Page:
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‘Girl races’ risk diminishing women’s sports

Medal from the world’s oldest women’s running race, the New York Mini 10K. Women’s sports races have since become a huge success, but there are many participants who don’t feel comfortable.

Women-only sports races have become a strong trend and fill an important need. But the races are often framed and marketed in a way that reinforces stereotypes and risks contributing to a diminishing of women’s sports.

Karin S. Lindelöf conducts research on women’s sports races.

Women have long been excluded from sports races. There are a lot of stories about women who attempted in various ways to participate in races they were excluded from. Women could participate in competitive sports when they were young, but sports races have been a strictly male arena. Today, women’s races are an important part of the broad spectrum of fitness sports.

What is often called the world’s first women’s race, the 10-kilometre New York Mini, was launched in 1972. It is since served as an inspiration and model for women’s races in various sports around the world. These races are called ‘women’s races’ worldwide, except in Sweden and Norway, where they are instead referred to as ‘girl races’.

“When they first appeared, women’s races met a need and a desire among women, who wanted a free zone without being compared with male athletic norms,” says Karin S. Lindelöf, PhD in Ethnology and Senior Lecturer at the Centre for Gender Research at Uppsala University. “I’ve interviewed many women who say that they will never again participate in a mixed-gender race. They mention things like elbows to the face at the starting line, unsafe environments and being constantly measured against male norms.”

Lindelöf leads a research project on ‘girl races’ as a cultural phenomenon and collects data through participant narratives, interviews and archives. Some data is also collected as field observations through the researcher’s own participation in the races.

‘Swedish’ framing of the New York Mini 10K

Lindelöf and project colleague Annie Woube participated in the New York Mini 10K as part of the research project and decided to travel with a Swedish travel agency that arranges trips to running competitions around the world.

“It was interesting,” she says. “The Swedish travel agency added a framing for the Swedish participants, with a jam-packed schedule, as if no free time was allowed. One of the activities was a group picnic in Central Park after the race – something that the American organisers do not have.”

It was not by chance that the first women’s race was a running event. Running is a fast and effective form of exercise, while other sports, cycling for example, require much more time for training.

“There were, and still are, cultural norms that prevent women from taking time for exercise – they can’t be away from home too long,” she says. “Running therefore became an accessible form of exercise for women.”

Pros and cons of ‘girl races’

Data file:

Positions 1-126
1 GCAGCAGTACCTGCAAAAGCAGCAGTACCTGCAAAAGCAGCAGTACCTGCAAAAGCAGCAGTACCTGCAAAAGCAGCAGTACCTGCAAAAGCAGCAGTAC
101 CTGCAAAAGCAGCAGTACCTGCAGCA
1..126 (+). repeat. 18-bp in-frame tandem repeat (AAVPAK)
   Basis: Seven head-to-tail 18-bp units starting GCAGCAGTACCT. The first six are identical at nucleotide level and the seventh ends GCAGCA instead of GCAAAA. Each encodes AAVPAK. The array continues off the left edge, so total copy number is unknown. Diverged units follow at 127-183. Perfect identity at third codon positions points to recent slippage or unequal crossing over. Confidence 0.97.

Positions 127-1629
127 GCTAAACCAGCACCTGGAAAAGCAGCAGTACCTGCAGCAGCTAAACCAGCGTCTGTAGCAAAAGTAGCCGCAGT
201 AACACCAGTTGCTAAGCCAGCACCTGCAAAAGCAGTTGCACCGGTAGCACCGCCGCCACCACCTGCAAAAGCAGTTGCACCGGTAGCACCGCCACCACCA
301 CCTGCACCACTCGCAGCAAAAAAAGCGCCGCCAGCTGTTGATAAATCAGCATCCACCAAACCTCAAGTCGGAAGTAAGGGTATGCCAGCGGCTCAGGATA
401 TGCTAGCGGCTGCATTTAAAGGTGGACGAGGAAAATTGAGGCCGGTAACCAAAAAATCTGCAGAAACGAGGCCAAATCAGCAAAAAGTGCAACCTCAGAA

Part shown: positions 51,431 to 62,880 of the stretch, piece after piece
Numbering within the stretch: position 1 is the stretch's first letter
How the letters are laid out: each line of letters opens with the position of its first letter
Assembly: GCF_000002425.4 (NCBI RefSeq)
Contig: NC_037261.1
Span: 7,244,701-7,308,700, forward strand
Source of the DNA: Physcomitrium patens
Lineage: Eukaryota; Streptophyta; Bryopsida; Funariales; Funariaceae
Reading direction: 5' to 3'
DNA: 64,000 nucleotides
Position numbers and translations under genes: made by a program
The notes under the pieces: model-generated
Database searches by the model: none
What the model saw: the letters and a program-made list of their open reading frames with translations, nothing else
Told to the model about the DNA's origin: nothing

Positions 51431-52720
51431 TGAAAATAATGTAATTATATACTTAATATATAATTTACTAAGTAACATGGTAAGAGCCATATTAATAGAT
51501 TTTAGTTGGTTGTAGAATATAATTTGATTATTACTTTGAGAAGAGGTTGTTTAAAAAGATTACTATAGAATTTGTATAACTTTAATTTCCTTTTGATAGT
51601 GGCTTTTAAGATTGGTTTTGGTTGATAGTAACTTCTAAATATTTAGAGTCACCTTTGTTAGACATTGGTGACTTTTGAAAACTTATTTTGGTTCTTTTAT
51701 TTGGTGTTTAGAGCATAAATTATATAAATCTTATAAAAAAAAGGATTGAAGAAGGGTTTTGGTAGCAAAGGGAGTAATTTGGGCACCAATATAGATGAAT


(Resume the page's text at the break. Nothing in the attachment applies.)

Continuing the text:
There is a tension in the ‘girl race’ circuit today, says Lindelöf.

“Of course women’s races are a good thing, but the way they are often framed risks diminishing women’s sports and could contribute to reinforcing stereotypes.”

She shows examples of marketing materials for the Vasaloppet ski race, in which the organisers advertise pre-race evenings for men and for women. The men are invited to learn about waxing skis, while the women are offered a festive evening with ‘extra everything’ about shopping and fashion, with male pop stars as emcees.

“We’ve interviewed and read narratives from many women who have participated in various ‘girl races’ and many of them are quite torn,” says Lindelöf. “They participate in spite of the framing, but find it rather irritating. The women describe the women’s races as a great feeling, with a broad line-up spanning all ages, from elite athletes to recreational joggers. Women’s races become a motivation greater than oneself and therefore fill an important need despite the framing that many women do not identify with.”

Women’s sports threatening

In recent years, this framing has been given increasing attention. It is not uncommon for there to be debate about logotypes, images or the types of gifts presented after the race.

“It is still the case that sport as an institution is male-dominated and women’s sports are viewed as threatening – something that has to be kept on the sidelines and not really considered sport under male norms.”

But the findings of the research project are beginning to spread throughout the sports world and organisers of women’s races have begun to contact the researchers to find out more. A clear example of this change is the Tjejmarathon running race.

“They’ve come full circle,” says Lindelöf. “The Tjejmarathon started in 2012 as a bit tougher, longer ultramarathon for women who compete while also raising money for charity. Then they turned things around and invited men to participate in the race as well.”



The research project ‘Girl Races as a cultural phenomenon: conditions for women’s fitness sports’ is carried out in cooperation with the Nordic Museum, the National Sports Museum and the Institute for Language and Folklore. The project is financed by the Swedish Foundation for Humanities and Social Sciences and the Swedish Research Council for Sport Science. The primary focus of the study is the women’s races Tjejvasan (Vasaloppet ski race), Tjejvättern (cycling race around Lake Vättern), Tjejmilen (10K running race) and Vårruset (5K running/jogging/walking race).

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31 March 2017